Building the run was fairly straightforward. We basically made another box using 2x4s and chicken wire. It is enclosed on three sides and the roof. The only thing we forgot to install on the run was a gate. This would make accessing the chickens a little easier, but we have been able to move the run away from the coop on one side to reach in when necessary. I bought hardware to attach the coop to the run, but after building both of them it was no longer needed. The coop turned out much heavier than planned and the run has enough weight not to move. Adding a ramp was the last step. I made it out of a 1x6 and some stakes.

The chickens have been enjoying life in their new home for over 2 weeks now. The next step is to add wheels to the coop so it is easier to move around.

Friday, April 10, 2009

Seasoned Fish Tacos

We really like tacos. We have been eating them for dinner at least 3 times a week for a while now (5/6 nights this week so far). Ground turkey is one of our standard options for meat, but lately fish has been taking center stage. After reading the nutrition information of the prepared taco seasoning, we noticed that it is very high in sodium. Not wanting to consume that extra amount, we tried making our own. The combination has become our favorite to put on fish, but I suppose it could be used on other meats as well.

Seasoned Fish:
Fish of your choice (we usually stick to white fish like catfish or sole)
Ground Cumin
Garlic Powder
Chili Powder
Olive Oil

1. On a piece of foil large enough to hold your fish, drizzle olive oil in the center area. This is to prevent the fish from sticking to the foil when cooking. Place your fish in the oil.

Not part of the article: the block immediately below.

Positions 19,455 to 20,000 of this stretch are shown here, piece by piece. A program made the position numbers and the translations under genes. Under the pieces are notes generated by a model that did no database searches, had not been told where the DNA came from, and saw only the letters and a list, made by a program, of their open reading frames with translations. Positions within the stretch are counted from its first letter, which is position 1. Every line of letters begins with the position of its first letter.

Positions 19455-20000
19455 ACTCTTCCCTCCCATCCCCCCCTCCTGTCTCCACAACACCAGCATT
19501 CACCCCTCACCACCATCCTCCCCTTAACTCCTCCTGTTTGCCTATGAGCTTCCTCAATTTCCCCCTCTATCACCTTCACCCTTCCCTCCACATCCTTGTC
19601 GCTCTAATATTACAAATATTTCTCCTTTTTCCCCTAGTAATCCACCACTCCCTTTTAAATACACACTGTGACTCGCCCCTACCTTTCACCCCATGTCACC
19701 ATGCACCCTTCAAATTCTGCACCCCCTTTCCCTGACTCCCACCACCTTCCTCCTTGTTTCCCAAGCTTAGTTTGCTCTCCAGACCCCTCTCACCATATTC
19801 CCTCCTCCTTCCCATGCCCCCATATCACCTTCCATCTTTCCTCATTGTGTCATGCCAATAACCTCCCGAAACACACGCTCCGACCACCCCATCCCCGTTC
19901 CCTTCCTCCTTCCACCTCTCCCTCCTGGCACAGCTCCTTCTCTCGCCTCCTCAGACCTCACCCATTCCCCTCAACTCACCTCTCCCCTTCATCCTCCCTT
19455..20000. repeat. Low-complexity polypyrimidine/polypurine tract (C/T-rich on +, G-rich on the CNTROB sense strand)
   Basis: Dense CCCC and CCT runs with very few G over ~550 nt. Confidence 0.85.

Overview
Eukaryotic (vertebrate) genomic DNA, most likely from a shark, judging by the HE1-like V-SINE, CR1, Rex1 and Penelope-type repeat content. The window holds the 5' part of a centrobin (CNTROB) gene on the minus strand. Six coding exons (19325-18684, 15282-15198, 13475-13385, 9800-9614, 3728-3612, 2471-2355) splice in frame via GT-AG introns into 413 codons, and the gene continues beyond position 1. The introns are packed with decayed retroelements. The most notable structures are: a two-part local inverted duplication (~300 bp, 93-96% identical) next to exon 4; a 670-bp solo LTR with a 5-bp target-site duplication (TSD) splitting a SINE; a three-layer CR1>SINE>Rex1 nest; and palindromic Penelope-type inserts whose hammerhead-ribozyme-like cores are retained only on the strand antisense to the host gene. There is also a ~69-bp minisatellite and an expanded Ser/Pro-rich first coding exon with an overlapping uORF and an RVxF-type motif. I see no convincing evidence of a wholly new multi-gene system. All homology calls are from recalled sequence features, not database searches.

2. Sprinkle each of the 4 spices over the fish coating well. I usually rub them in so they stick to the fish. Flip over the fish and repeat.

3. Once both sides are fully seasoned, drizzle a little more olive oil on top of the fish (again to prevent sticking).

4. Fold the foil so to make a packet of sorts with the fish sealed inside. If your foil is not big enough to wrap around the fish, add a small piece to cover the center of the fish will dry out (trust me on this one).

5. Crank up the BBQ so it is nice and hot (maybe 350-400 degrees) and put the fish packet inside.

6. Cook for ~20 minutes or until the fish is done. No need to flip or rotate the fish. It will cook all the way through in the foil.

After removing the fish from the foil it can be served. Depending on the spine content of the fish, we will sometimes take some forks and shred the meat. This is good for filling taco shells. Another option is to assemble a taco salad where the toppings are layered in a bowl and a serving of fish is placed on top. This makes for a nice presentation (sorry no picture - we were hungry)

Monday, April 6, 2009

Time to move?

5 ways to know that it is time for the chicks to leave the nest (at least the cardboard one):

1. They have more feathers than fuzz

2. The food and water dishes are constantly being knocked over as the chicks try to fly

3. Keeping up with the chicken poop is becoming an all day job

4. Bringing them in for the night requires two people to make sure they don't fly out of the box in transit

5. They clearly enjoy the extra room to stretch

Friday, April 3, 2009

Seedlings in despair

I think I may have killed some...

Spring officially started about 2 weeks ago. The weather was warm. I was dreaming about the garden and the promise of summer vegetables. Thinking that there may be a chance to plant the garden early, I moved the seedlings. They had been living under non-threatening fluorescent light since they were planted. I moved them near a south facing window and exposed them to sunlight. After leaving them there for a day, I put them outside, completely forgetting the gradual process of hardening off.

The parsley suffered the worst, but the cucumbers aren't very far behind. It took me a couple of days before I realized that I was the cause of the suffering. Since that realization, I have been a little more judicious about taking them outside. I have to remind myself to be patient with the plants (and not to kill anymore).

On the other hand, the tomatoes look great.